The crash crew barracks and the medical trucks were right next to the control tower and we worked 24 hours on and 24 hours off. We had our rubber boots next to our bunks. I think our Nissen Hut was the closest to the control tower. One of my beset friends (Leo Bonette) recently deceased, worked in the control tower. I am sending a copy of this letter to Mrs. Leo Bonette and she may have some pictures she could send to you as our 44th historian. I believe Leo and Lou Bonette took a trip to England to visit the Shipdham air drome.

Back to things I remember, on foggy takeoffs, we would send a fire jeep to the end of the runway to make sure the planes were airborne. I remember when we first arrived at Shipdham, I would take my soap and towel and bicycle to the town of Shipdham and pay to have a hot bath. The man would measure four inches of water in his bathtub and that was it.

Another time, I remember going to London on furlough with another fellow from our airbase and you know how the train doors all open out toward the station platform - well, it was dark and he thought he was going to the restroom and fell out on the railroad tracks. The train was going very slow and we had to back up and put him back on the train - no worse for wear.

As far as crash pictures, I gave all mine to R. O. Kruger at Ft. Myers, Florida. Recently, I only had a few. I had quite a few pictures of the first planes we had - gave to Kruger. I remember Tony Cirami was a 66th crew chief and he always asked me to go on low-level practice missions to get ready for the Ploesti oil fields raid. Tony now lives in Sun City, Florida. I thought the low level practice missions were great.

I am originally from Galesburg, Illinois and Walter Pitts also from my home town was a 66th crew chief stationed at Shipdham. Took a trip two summers ago and visited with him. He was on the Ploesti air raid and he told me some good stories. I think he said he bailed out four times. I hope I have this right - we were both at the Elks Club bar when he told me.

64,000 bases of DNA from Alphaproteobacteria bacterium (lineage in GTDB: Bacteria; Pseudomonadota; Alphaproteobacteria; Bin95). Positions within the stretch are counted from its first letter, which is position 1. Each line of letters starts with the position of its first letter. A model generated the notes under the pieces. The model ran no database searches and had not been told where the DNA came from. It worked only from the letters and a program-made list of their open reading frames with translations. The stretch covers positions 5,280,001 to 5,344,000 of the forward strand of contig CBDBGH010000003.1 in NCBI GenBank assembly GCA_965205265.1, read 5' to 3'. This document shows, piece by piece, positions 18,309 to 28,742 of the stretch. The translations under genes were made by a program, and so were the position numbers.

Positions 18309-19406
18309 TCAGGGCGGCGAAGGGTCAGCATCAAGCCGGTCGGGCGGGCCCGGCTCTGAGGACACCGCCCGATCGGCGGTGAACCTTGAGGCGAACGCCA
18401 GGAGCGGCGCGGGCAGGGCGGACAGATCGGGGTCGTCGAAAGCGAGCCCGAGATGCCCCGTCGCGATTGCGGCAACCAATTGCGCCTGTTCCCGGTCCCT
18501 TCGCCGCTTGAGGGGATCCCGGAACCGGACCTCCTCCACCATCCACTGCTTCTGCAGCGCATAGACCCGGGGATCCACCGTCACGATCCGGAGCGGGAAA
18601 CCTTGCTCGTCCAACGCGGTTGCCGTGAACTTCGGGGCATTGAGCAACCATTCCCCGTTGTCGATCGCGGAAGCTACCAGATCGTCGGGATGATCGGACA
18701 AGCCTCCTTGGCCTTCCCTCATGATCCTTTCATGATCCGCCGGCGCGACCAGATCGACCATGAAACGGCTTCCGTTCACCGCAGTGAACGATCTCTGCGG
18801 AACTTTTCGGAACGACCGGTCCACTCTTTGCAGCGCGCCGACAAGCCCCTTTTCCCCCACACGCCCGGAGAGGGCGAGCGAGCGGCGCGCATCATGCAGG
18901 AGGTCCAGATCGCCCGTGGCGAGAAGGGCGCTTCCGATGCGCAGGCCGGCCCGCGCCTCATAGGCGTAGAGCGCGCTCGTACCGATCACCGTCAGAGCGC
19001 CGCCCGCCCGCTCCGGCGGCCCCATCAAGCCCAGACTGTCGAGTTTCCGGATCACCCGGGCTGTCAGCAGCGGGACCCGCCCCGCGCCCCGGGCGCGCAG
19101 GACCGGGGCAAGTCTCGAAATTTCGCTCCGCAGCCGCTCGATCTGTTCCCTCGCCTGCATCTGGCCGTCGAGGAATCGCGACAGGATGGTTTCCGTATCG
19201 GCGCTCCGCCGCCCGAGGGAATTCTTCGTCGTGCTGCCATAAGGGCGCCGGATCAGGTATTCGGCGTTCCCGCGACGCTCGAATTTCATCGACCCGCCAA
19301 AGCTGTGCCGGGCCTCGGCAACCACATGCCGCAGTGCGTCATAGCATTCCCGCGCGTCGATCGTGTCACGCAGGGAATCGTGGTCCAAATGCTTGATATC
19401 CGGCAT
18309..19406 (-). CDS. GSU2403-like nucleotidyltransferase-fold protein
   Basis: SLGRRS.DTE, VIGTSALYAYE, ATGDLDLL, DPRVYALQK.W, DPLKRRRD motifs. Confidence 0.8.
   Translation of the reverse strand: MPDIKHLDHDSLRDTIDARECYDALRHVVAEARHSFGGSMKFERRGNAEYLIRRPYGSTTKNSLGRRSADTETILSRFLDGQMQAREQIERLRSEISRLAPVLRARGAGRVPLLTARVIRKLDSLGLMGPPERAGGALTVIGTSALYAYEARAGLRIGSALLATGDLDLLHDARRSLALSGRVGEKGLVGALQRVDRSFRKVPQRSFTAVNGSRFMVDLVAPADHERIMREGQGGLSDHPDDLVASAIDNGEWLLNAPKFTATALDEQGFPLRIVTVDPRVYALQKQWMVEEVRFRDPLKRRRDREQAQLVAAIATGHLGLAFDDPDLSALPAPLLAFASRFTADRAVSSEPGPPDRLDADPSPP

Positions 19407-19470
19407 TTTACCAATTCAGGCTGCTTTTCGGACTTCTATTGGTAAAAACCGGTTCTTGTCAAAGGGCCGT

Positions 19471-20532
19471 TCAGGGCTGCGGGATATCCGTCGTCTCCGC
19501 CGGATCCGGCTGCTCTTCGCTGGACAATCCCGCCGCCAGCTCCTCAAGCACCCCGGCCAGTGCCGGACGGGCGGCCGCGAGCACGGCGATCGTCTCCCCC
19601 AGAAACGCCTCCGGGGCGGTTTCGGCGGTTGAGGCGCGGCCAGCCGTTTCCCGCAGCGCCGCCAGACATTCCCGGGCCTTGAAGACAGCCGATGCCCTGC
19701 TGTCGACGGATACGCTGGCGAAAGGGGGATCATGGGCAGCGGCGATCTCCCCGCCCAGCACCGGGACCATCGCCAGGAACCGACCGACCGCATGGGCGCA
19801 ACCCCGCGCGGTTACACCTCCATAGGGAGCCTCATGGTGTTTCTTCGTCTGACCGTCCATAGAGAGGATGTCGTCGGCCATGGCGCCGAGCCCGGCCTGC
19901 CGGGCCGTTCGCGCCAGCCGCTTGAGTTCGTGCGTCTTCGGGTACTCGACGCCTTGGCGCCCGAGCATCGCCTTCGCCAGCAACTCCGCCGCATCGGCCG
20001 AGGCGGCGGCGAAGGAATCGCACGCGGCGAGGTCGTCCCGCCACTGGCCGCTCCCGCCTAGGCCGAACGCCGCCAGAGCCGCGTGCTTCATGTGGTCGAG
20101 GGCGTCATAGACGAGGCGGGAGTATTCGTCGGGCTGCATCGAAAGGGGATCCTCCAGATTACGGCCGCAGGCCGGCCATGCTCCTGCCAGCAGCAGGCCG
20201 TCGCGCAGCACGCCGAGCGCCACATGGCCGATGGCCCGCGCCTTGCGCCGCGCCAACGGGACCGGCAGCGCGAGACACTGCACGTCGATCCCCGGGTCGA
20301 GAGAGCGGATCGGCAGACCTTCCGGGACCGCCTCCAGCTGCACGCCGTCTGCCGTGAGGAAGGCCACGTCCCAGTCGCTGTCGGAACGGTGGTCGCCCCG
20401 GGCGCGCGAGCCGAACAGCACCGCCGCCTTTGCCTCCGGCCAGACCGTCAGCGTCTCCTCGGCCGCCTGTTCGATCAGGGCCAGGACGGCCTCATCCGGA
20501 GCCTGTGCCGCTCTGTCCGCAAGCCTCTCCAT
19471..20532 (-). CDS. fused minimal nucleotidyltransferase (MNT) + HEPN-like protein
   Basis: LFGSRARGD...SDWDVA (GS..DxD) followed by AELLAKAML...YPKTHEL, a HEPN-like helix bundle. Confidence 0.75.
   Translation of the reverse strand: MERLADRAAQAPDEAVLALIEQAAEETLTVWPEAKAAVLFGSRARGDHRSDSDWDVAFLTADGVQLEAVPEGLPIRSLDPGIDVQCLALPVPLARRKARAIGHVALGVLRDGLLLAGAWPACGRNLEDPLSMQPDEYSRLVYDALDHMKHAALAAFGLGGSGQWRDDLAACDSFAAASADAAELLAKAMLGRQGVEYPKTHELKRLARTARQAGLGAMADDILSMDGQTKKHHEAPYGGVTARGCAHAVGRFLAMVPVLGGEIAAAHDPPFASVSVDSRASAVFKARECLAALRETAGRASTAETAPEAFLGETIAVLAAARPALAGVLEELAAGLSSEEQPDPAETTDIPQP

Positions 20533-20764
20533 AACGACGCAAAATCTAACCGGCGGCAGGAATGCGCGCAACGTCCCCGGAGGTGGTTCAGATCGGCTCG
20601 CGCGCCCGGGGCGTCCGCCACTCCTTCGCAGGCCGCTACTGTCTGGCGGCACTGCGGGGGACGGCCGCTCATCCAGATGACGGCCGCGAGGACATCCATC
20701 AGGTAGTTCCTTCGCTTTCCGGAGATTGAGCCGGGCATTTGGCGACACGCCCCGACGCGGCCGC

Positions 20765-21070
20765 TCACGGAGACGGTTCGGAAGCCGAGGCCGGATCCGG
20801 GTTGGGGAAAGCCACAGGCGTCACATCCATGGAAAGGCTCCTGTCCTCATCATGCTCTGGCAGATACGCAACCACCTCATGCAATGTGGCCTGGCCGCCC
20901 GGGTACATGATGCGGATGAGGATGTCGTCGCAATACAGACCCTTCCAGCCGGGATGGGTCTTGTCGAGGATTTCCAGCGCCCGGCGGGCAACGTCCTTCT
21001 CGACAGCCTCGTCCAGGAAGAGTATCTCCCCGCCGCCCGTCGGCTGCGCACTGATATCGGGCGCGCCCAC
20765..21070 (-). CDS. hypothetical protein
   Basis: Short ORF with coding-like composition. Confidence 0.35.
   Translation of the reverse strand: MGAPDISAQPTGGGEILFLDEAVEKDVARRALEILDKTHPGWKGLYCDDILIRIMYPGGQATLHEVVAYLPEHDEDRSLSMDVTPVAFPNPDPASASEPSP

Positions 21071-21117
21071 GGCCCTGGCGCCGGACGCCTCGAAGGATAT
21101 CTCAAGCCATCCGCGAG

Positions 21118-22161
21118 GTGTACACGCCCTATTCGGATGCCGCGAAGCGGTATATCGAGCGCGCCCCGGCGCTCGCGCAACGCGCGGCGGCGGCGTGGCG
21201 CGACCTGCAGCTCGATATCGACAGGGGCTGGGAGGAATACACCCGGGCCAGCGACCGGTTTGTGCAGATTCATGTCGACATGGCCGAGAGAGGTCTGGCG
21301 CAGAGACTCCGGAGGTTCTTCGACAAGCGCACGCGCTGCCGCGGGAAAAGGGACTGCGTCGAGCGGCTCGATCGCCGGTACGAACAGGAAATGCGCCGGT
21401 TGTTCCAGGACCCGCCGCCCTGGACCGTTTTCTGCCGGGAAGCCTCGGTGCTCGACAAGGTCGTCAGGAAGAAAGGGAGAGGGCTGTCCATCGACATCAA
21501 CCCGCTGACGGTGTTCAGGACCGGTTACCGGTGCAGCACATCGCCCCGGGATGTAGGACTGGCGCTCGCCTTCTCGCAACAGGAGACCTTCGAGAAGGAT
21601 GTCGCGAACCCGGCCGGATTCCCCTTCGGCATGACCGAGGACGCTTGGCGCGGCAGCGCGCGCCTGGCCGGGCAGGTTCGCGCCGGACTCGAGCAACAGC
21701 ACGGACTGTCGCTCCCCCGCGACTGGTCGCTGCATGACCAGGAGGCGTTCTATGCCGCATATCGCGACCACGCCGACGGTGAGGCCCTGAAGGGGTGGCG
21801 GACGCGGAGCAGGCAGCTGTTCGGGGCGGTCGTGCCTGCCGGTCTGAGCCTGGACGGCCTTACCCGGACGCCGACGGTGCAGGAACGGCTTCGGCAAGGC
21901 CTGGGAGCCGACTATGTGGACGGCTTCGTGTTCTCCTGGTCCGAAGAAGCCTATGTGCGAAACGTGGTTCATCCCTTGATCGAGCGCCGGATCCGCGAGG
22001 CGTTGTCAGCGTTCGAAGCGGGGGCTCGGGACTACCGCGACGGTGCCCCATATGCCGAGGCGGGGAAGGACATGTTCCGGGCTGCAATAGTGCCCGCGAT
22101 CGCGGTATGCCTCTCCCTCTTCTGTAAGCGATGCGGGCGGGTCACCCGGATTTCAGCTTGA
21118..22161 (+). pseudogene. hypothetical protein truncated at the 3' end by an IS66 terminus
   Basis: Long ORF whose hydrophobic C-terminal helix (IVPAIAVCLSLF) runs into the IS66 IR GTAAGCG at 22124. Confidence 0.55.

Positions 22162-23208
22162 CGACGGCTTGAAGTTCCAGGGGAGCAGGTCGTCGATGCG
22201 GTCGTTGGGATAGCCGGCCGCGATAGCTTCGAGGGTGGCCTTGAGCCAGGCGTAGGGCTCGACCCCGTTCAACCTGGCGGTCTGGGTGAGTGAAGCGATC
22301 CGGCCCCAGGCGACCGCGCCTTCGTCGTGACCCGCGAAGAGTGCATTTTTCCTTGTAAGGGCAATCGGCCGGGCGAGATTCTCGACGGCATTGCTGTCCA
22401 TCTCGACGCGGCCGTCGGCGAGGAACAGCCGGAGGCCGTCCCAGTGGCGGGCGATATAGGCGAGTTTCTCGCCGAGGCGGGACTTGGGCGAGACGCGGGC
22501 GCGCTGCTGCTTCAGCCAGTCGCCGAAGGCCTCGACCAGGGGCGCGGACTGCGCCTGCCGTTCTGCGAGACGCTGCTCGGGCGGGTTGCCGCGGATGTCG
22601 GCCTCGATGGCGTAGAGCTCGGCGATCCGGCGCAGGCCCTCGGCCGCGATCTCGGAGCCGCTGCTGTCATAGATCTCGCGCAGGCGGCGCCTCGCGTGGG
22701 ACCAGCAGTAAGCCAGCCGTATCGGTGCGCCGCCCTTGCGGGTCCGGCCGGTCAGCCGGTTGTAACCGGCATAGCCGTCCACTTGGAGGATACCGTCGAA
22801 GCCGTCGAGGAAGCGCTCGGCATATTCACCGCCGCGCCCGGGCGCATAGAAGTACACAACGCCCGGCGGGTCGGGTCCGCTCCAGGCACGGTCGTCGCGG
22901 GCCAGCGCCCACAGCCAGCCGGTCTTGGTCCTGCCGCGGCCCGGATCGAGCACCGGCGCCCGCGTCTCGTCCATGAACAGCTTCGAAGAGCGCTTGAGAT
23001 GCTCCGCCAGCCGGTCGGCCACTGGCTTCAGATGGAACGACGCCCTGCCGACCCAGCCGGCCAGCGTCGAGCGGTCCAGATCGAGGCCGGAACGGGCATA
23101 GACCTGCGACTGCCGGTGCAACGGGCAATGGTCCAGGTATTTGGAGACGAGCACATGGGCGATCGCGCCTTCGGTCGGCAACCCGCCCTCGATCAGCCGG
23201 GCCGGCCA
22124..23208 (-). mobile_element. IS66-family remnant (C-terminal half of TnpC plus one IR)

I cannot remember all of the planes we chased down the runway, but a lot of them were English Lancasters. I believe we were the closest airfield to the East Coast and all the wounded British planes landed at Shipdham. Some of the pilots said we had the best mess halls and that's why they landed here.

Enclosed you will find a list of our original fire fighting crews. There have been some additions such as Emil Unger. I cannot remember any more.

Ted Clark

Copy to Mrs. Leo Bonette, 110 Coliseum Ave., Nashua, N.H. 03063
Mr. Emil Unger, % Bear Mountain Trailer Park, P. O. Box 229, Shady Cove, Oregon 97539



THEODORE F. CLARK
World War II
History and Biography

(Taken from a letter sent to Will Lundy)

7 September 1994

Dear Will:

I went to England from Will Roger's Field in Oklahoma arriving there 5 September 1942 (Queen Mary) and spent the entire time at Shipdham arriving back in the U.S. 15 June 1945 (Queen Mary).

I believe at that time I was in the 66th Sq. I tried to find out for sure but my records were destroyed by fire. I ended up in the 2033 Engineer Aviation - Fire Fighting Base Service Squadron, 405 HQ, 44th Bombardment Group.

This was the crash crew next to the control tower. The 44th Veterans Association should produce more fellows attached like myself.

I went to one of your 67th squadron reunions several years ago at Tucson, Arizona. Had a good time.

Enclosed find my $5.00 check. My wife, Phyllis, has had Alzheimer's disease for 3 years so limits my traveling.

Ted Clark
36029548 Pfc.
In 66th Bomb Squad